Birmingham council bosses have been forced into a significant climbdown over their attempt to cut wages in the name of equal pay.
Having spent 18 months refusing to seriously negotiate with the unions and attempting to force through a rotten single status pay deal, they have now been forced to the negotiating table.
It is a sign of the pressure caused by strike action that virtually nothing is now off limits in the new talks, a position that reflects an important step forward.
No council in Britain that has gone so far down the road to imposing a single status deal has then retreated this far.
The brilliant strike action by tens of thousands of council workers last month, and the threat of a repeated strike on Tuesday of this week, blocked the council’s attempts at bribery and intimidation.
Despite trying to dismiss workers and re-employ them on new contracts, the council has had to look again at key areas of the deal.
Bizarrely, only about 20,000 of the 40,000 workers affected by the pay and grading review have been told exactly how their pay will be altered or sent new contracts to sign.
Single status deals were supposed to bring equal pay for low paid women. Instead, many women face pay cuts.
The original Birmingham plan would mean 110 women losing more than £10,000 a year, and across the council there are twice as many women as men facing pay cuts.
That all of this is up for renegotiation is good. However there needs to be a real shift from council bosses – not just of tone but of substance, and in days not weeks.
There needs to be a clear commitment that they will put more money into the regrading.
One area of the talks that should be of concern regards the framework of reducing the number of workers losing money to 7 percent of the workforce and limiting their wage cuts to 15 percent of their salary.
For workers who have been facing thousands of pounds of wage cuts any improvement will be welcome. But the unions should not enter into the talks on the basis of 7 percent of workers losing money, but only of no workers losing out.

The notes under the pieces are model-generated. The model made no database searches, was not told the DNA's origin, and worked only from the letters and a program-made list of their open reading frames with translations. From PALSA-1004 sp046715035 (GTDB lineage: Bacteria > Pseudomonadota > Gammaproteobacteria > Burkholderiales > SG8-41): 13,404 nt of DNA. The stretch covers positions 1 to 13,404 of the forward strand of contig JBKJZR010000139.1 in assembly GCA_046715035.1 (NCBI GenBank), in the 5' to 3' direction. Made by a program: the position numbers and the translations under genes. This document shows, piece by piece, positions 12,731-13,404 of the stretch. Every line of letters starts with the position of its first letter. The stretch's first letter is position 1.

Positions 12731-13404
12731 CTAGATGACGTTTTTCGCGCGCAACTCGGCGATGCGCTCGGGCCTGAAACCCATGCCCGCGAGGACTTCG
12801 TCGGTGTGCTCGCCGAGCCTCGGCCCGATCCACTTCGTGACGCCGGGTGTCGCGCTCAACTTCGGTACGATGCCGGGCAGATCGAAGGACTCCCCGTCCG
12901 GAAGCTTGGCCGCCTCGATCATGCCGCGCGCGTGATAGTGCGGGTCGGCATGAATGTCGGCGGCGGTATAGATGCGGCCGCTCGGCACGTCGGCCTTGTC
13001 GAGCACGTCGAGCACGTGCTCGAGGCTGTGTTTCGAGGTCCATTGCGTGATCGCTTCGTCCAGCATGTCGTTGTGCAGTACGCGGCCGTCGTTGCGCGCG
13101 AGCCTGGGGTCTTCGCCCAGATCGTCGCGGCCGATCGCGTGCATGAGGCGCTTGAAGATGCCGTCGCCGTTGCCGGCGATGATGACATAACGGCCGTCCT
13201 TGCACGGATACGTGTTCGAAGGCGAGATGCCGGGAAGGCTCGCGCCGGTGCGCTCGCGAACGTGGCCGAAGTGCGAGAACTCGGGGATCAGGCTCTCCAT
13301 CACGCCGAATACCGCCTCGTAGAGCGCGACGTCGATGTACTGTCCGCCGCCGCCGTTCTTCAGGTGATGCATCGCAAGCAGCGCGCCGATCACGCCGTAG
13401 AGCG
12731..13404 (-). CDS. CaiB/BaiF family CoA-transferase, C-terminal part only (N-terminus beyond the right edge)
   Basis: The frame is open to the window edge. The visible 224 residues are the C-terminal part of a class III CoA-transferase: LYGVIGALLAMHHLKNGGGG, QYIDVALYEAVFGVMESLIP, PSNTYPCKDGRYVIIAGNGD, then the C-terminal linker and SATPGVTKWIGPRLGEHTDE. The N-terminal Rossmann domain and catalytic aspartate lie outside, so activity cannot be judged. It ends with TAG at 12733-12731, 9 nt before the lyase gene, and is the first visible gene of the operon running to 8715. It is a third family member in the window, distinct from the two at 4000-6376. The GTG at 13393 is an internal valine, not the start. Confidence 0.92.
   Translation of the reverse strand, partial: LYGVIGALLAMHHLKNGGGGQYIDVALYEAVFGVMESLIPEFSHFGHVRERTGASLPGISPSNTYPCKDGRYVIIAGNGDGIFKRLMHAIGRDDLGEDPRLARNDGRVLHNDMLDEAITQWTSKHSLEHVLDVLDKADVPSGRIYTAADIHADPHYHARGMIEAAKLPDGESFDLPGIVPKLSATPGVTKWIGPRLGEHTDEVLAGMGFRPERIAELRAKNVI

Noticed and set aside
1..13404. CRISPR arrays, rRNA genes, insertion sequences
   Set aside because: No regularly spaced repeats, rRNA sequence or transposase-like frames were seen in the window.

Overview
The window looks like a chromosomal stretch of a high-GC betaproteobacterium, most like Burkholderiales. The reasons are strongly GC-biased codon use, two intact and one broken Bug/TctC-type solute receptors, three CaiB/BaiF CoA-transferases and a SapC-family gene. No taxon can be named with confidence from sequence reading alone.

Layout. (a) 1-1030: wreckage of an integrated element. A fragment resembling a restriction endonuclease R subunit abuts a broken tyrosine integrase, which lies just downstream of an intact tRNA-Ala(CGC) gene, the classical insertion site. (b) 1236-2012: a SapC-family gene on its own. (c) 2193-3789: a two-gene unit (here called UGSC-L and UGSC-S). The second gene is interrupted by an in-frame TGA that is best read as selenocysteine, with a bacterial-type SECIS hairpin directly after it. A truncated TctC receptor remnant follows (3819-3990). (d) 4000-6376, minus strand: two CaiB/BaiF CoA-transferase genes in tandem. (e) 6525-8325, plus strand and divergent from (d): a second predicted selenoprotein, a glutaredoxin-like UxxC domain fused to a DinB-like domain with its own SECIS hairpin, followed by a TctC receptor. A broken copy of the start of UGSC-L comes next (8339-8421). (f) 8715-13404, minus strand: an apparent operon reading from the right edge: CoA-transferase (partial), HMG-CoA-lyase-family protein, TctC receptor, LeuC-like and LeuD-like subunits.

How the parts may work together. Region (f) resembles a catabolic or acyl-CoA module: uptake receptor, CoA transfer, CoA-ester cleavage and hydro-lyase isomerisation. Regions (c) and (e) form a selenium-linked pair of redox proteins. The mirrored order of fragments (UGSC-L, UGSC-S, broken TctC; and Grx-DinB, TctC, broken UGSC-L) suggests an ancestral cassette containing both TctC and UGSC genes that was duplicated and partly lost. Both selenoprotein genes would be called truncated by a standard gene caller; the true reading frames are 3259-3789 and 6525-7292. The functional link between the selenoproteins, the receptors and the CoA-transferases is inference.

The fight for equal and fair pay has mobilised people and brought them together.
The refusal to leave groups of workers isolated or allow the council to divide workers across sectors has been central to mobilising.
Council boss Alan Rudge isn’t exactly showing good grace in his climbdown in coming to the negotiating table. But he has pointed to a danger for workers in Birmingham.
Rudge attributed the suspension of the strike to a five hour meeting with union officials on Friday. He said, “We had three good regional officers in that meeting, and they were very constructive.
“In the past, we’ve seen this issue being used as a political football, with pressure from external forces. That wasn’t the case this time.”
In the run up to the talks it has emerged that some people in the Unison union at a national level may also have been in discussion with the council.
They are clearly hoping that a slightly improved deal will be accepted in a ballot if fewer people lose money.
There are some at the top of the unions who just want the single status issue to go away. They are more interested in the views of Labour cabinet ministers than those of their members.
The Birmingham talks should be under the control of members – not those at the top of the union. It is the local leadership that has had to stand up to council lies and intimidation – and they are the best placed to fight for a good deal.
The heart of the dispute in Birmingham has been the involvement of the membership.
It was workers across unions and council departments coming together that gave the dispute the strength to get this far.
Making sure that level of involvement continues will be vital to ensuring a good result.
The talks are due to end on 12 March. The unions are organising consultation meetings for 13 and 14 March.
Workers should make sure they are built as serious mass meetings involving thousands of workers to keep up the momentum to get fair and equal pay for all.